16. 16. Gluing together the steps in your build process <ul><li>Before running Functional Tests need to </li></ul><ul><ul><li>Compile </li></ul></ul><ul><ul><li>Run unit and integration tests </li></ul></ul><ul><ul><ul><li>bail on functional tests if we catch problems with lighter weight tests </li></ul></ul></ul><ul><ul><li>Package .war file </li></ul></ul><ul><ul><li>Install the container in which we want to run the .war (optional) </li></ul></ul><ul><ul><li>Deploy the .war to the container (optional – can just do ‘grails run-app’) </li></ul></ul><ul><ul><li>Launch your target browser </li></ul></ul><ul><ul><li>Launch Selenium on your desired test suite </li></ul></ul><ul><li>To automate this process you can use </li></ul><ul><ul><ul><li>ant </li></ul></ul></ul><ul><ul><ul><li>maven </li></ul></ul></ul><ul><ul><ul><li>Groovy/Gant scripts </li></ul></ul></ul><ul><ul><ul><li>Gradle </li></ul></ul></ul><ul><ul><li>Our example uses Maven </li></ul></ul><ul><ul><li>(demo) </li></ul></ul><ul><ul><li>(tour of pom.xml files that wire together our build steps) </li></ul></ul>
    17. 17. deploy Compile Unit Test Integration Test Package .war file Download And Install Tomcat
    18. 18. Structure of our demo project mvn install Maven Repository Lives in $HOME/.m2/repostitory or /Docuemts and Settings/<user>/.m2/repository declares the artifact it produces to be org.example:demo:1.1 declares a a dependency on org.example:demo:1.1 org.example:demo:1.1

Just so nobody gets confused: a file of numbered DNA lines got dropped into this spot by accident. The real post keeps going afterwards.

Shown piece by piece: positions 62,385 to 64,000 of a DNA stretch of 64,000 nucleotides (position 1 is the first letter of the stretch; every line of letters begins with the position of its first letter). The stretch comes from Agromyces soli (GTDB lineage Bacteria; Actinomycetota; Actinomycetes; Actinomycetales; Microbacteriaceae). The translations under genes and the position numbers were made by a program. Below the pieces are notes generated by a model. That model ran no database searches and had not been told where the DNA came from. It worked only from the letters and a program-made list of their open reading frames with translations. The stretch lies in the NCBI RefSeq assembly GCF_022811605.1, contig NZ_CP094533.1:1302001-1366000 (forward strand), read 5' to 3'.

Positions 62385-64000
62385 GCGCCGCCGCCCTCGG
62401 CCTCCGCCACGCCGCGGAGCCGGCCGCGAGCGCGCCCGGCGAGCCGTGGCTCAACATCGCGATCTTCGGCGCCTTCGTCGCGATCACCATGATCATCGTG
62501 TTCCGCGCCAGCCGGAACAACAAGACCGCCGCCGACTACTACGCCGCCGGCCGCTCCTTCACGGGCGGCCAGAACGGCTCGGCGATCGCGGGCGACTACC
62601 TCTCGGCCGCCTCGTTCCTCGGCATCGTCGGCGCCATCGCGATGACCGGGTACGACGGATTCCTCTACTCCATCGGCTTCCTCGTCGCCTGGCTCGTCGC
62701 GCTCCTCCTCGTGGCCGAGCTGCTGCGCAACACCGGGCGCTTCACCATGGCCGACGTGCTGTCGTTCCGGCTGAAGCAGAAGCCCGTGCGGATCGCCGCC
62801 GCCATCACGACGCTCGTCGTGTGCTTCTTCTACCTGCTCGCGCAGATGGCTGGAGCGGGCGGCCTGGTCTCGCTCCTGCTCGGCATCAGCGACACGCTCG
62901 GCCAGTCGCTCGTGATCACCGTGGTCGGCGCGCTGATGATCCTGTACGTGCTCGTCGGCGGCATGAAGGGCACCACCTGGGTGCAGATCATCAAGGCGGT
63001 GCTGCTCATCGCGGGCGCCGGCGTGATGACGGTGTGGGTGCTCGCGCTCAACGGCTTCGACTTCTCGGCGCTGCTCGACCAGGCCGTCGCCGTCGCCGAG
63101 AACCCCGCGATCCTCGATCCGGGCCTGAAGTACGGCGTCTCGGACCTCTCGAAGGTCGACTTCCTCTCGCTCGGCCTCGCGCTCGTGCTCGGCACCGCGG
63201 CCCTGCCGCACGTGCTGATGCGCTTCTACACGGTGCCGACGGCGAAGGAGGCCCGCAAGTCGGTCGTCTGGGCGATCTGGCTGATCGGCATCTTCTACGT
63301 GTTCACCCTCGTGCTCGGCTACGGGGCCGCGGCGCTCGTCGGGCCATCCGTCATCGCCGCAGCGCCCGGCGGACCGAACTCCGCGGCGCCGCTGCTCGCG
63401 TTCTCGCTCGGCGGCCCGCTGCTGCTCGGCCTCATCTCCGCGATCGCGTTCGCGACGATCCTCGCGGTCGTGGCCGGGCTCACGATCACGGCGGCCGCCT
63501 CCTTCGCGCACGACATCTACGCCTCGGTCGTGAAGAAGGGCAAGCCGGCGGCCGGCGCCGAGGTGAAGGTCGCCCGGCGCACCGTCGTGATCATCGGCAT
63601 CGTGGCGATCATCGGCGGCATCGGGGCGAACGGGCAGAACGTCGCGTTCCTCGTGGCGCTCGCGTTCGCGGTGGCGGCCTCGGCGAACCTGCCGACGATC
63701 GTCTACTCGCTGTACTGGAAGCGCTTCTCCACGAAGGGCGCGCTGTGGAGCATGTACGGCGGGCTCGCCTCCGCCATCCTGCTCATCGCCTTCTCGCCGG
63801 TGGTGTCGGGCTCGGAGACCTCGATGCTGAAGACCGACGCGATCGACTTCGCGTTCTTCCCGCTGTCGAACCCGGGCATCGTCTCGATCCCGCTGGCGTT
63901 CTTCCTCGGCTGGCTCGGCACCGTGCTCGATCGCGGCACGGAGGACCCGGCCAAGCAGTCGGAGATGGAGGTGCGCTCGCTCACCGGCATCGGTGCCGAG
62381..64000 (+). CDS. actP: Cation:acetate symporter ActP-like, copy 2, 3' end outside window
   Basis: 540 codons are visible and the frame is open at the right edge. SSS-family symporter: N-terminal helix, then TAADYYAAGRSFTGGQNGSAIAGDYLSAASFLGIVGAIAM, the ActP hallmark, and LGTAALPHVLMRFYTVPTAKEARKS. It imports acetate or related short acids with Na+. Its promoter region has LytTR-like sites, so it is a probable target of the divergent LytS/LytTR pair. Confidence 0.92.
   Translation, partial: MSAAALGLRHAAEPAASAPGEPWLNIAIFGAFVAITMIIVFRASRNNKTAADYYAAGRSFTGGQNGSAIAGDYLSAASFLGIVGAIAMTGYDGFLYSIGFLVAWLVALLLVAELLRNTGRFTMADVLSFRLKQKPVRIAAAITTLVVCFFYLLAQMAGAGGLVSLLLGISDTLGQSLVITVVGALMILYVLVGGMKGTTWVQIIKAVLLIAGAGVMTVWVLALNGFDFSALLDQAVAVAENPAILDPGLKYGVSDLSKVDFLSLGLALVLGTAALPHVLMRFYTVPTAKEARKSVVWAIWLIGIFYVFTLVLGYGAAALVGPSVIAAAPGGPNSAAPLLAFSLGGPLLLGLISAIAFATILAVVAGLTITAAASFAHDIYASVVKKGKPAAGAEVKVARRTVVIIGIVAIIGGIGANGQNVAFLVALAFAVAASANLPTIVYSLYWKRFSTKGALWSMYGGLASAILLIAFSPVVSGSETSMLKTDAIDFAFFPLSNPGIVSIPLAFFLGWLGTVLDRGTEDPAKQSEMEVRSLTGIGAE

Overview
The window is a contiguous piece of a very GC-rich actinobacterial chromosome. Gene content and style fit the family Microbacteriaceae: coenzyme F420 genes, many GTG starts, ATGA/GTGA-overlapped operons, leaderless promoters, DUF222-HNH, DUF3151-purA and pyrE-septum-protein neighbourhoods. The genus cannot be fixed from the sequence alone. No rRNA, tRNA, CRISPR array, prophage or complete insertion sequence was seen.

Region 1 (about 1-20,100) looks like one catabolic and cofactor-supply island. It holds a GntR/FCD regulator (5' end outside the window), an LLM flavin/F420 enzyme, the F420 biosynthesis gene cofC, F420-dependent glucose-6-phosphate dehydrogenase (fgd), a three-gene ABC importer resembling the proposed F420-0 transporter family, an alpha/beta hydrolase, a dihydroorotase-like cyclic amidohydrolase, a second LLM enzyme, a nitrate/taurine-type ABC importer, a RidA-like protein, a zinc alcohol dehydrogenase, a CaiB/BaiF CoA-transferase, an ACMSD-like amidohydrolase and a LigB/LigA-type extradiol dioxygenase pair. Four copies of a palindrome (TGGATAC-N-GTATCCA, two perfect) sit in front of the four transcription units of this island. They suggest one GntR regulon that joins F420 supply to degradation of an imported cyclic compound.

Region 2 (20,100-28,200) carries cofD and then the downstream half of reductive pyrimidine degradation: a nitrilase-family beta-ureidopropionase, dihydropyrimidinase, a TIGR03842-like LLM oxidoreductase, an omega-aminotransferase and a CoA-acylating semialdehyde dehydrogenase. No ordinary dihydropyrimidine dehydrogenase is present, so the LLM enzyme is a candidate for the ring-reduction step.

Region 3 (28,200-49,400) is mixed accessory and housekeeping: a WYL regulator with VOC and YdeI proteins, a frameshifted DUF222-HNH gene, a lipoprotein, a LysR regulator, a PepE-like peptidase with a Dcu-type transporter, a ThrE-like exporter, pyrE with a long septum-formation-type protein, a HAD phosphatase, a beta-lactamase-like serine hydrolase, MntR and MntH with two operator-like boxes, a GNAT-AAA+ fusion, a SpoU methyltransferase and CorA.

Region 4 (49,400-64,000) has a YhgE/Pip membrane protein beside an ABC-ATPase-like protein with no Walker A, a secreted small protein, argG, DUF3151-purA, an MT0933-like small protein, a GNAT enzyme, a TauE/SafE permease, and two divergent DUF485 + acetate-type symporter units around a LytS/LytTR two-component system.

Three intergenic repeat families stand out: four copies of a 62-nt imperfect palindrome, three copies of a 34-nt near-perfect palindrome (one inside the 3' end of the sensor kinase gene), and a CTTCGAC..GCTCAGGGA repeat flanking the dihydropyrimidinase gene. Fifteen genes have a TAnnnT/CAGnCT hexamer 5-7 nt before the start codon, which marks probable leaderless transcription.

19. 19. Demo All Tests Pass Some Tests Fail
    20. 20. Maven Basics <ul><li>Convention over configuration </li></ul><ul><ul><li>Standardizes where things live and what they are named </li></ul></ul><ul><ul><li>Lets you know where to look for the things you need… </li></ul></ul><ul><ul><ul><ul><li>and what to do when you find them </li></ul></ul></ul></ul><ul><li>Project Object Model (pom.xml) specifies the complete ‘recipe for your build’ </li></ul><ul><ul><li>what artifact type are your producing ? (the name, the version…) </li></ul></ul><ul><ul><li>what are the dependencies (things you need) to produce that artifact ? </li></ul></ul><ul><ul><li>What plug-ins activate at what phases in the build life cycle ? </li></ul></ul><ul><li>Shared Repository for storing artifacts that result from a build </li></ul><ul><ul><li>Convention for naming artifacts </li></ul></ul><ul><li>Build Life Cycle </li></ul><ul><ul><li>each project is typically responsible for producing a distinct artifact (a.k.a. packaging) type </li></ul></ul><ul><ul><ul><ul><li>.jar, .war, .ear, etc. </li></ul></ul></ul></ul><ul><ul><li>each packaging type has an associated life cycle (ordered set of build phases) </li></ul></ul><ul><li>Nested build project (module) structure </li></ul><ul><ul><li>overall driver for your build project lives at top level of a directory hierarchy </li></ul></ul><ul><ul><li>sub-modules underneath the parent can be either </li></ul></ul><ul><ul><ul><li>individual components of your product …or…. </li></ul></ul></ul><ul><ul><ul><li>key phases in your build </li></ul></ul></ul>
    21. 21. Maven Nested Module Structure, Dependencies and Shared Repo mvn install Maven Repository Lives in $HOME/.m2/repostitory or /Docuemts and Settings/<user>/.m2/repository declares the artifact it produces to be org.example:demo:1.1 declares a a dependency on org.example:demo:1.1 org.example:demo:1.1
    22. 22. Maven pom.xml – Nested Module Structure
    23. 23. Maven pom.xml – Dependency Relationships Maven Repository org.example:demo:1.1
    24. 24. Hooking Maven Plug-ins Maven Into the Build Life Cycle Build Life Cycle Phases validate generate/process-sources process-sources generate/process-resources compile test prepare-package package pre-integration-test integration-test post-integration-test verify install deploy pom.xml